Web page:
05-19-2007, 09:12 AM
Lovely article. I'm struggling with writing something similarly difficult and expressing it as nicely as you have. Thanks for sharing your heart.
05-19-2007, 10:48 AM
I have always thought that 'ki' was something simple; self-discipline was something hard.
05-20-2007, 04:13 PM
I hear you Al. It's difficult to do something that's supposed to express a principle when it goes against a lot of the other principles you know that can be very easily evaluated and identified. Imho good understanding and control of ki would be expressed through good quality waza and not operate contrary to sound waza.
Keep your eyes open, the way/school you are looking for will show itself.
05-20-2007, 06:51 PM
I'm biased I guess because I am a friend and coeditor...but Al I'm darn proud of the thought and heart that went into this column.
Never stop questioning/testing self and others, never stop growing.
05-20-2007, 09:26 PM
A very timely and thought-provoking article for me. In the last class of a seminar with Kevin Choate Sensei (6th Dan, ASU) today, I was practicing kokyu dosa with my partner and we worked on some very subtle hara manipulations, trying to send "intent" into each other to move.
Choate Sensei came over to us and watched for a moment and shook his head. "It's not magic, it's basic technique," he said, and demonstrated very clear movements to use to train the motion of our bodies. The foundation is mechanical, and it's that structure where we build all the juicy stuff that happens inside.
Even more importantly, through the rest of the class, he stressed the importance of constantly questioning your belief in what works, and challenging your deeply held convictions that this style or the other must be "wrong".
Is it just physical, or is it engergetic? Is it ki, or psychology, or body mechanics? Is there a fundamental difference? In what ratios will each of these components exist in my aikido, and will that ratio change over time? And why do I practice? I've started to realize that these questions will be informing my training over the coming years.
Best of luck on your own path, and I hope you continue to share your thoughts as you move along it.
05-21-2007, 05:24 AM
Aikido is Aikido.
It is what it is.
Accept it, shut up, and train.
Compliments and appreciation.
05-30-2007, 08:12 PM
I decided to come out of long lurkdom to let you know that I feel your pain. I was of a similar frame of mind more than a decade ago, when the "Emperor's New Clothes" first started became obvious to me.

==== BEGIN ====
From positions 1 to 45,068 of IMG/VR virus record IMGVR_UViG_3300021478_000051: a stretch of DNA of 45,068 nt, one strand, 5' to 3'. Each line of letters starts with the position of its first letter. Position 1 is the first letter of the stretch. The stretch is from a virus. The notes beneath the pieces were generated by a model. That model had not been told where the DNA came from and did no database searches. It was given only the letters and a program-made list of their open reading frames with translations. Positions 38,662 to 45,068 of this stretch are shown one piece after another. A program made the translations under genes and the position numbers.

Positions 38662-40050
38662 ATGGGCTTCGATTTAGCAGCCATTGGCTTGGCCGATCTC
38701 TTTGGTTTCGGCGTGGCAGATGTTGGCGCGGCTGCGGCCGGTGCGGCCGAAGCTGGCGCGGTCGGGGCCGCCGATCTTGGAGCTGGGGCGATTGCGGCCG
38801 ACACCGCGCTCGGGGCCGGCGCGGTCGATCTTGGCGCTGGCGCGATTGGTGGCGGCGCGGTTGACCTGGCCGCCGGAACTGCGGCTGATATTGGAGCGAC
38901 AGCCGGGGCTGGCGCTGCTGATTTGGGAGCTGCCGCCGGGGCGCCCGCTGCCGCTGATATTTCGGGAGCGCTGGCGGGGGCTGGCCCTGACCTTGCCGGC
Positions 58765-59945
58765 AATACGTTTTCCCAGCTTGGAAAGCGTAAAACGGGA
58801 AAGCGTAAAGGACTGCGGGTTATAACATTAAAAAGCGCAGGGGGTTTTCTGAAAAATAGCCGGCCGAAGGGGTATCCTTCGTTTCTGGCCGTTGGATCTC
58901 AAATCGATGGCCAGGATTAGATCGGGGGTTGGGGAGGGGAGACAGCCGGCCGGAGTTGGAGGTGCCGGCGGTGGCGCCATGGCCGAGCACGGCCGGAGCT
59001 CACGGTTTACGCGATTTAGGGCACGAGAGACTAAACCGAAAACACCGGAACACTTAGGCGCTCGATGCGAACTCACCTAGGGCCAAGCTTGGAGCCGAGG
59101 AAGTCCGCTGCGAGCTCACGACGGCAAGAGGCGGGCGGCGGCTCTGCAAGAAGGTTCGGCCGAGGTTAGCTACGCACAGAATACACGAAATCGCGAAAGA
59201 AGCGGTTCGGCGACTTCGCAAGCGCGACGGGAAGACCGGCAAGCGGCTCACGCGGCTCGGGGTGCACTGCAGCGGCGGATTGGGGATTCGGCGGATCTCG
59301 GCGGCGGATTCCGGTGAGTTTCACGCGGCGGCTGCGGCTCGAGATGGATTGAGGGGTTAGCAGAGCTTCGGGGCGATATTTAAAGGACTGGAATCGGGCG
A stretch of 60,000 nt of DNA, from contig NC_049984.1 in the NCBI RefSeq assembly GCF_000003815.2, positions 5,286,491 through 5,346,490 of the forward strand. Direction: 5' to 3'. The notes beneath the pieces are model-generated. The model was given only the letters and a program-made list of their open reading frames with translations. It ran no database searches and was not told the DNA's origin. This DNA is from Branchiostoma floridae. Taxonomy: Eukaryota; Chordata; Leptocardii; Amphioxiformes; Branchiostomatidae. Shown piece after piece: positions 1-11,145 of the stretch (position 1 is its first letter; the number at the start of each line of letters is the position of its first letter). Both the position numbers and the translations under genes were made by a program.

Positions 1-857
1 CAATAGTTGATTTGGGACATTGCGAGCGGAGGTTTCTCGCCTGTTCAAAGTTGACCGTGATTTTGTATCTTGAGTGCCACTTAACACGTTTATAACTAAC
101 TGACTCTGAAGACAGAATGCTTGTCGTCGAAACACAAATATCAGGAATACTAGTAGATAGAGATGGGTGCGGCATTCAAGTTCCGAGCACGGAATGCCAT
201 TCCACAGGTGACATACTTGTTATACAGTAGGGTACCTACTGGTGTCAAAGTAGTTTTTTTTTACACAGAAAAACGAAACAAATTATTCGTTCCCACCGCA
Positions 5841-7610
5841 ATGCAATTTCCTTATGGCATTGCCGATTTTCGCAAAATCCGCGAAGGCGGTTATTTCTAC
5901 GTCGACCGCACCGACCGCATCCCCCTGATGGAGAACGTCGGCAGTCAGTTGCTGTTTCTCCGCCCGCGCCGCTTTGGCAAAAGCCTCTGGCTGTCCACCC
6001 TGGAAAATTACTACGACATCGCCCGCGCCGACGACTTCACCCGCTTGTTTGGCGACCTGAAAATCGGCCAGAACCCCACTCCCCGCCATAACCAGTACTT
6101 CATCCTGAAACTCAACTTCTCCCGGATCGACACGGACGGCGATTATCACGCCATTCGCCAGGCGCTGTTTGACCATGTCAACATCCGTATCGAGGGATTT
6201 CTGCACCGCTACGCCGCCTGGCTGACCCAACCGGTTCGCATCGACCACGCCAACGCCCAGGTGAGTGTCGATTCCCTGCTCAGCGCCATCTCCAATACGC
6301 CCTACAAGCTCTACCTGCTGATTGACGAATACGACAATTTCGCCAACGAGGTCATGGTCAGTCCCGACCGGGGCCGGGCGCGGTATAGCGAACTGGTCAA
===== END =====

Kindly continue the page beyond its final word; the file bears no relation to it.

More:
I agree with brother Craig that there is a middle path. And it looks to me like you're heading toward it.:cool: Seek the practice that you desire. It is there waiting for you.
05-30-2007, 08:22 PM
Papa Love! Wow! So cool to "hear" from you!
Keepin it sharp, always your deshi in LIMW Ryu.....
05-30-2007, 09:10 PM
I'm just taking this opportunity to welcome Jake to the aikiweb community :-)
06-06-2007, 11:01 AM
Jake, true to his previous ninja training is probably back to lurking in the shadows on aikiweb!
good to hear from you brother Jake.
drop me a line on what you are up to these days.
In my dojo, we practice bokken, jo and "main nue (empty hand ?)" technique. Our Sensei always says we're here to practice ai-ki-do, not ai-do. There must be ki in whatever movement we are perorming, be it unsheating a katana or beginning g h katatedori kotegaeshi with a hand movement. If there is no ki, there is no aikido.
I believe you will find a dojo where you'll be given the opportunity to practice aikido to its fullest. Keep looking and don't worry!
07-13-2007, 06:09 PM
I am new to the Aikiweb Community and have been thru this exact thought before. I studied Tae Ku Muk Sul for a few years and wrestled thru High School.
There are times in both wrestling and martial arts that you become stagnant and you have to take the personal responsibility that if your needs are not getting met to take action. Even no action is action.
I have taken it upon my self to move on or change up what I was doing in order to make it fresh and learn something new about myself and the art I am learning at the time.
I see both my wrestling in high school and martial arts as a personal growth opportunity. I used to have problems controlling my anger and this was a big opportunity to gain some control over this. If I loose my sense of where I am and what is going on around me i have lost.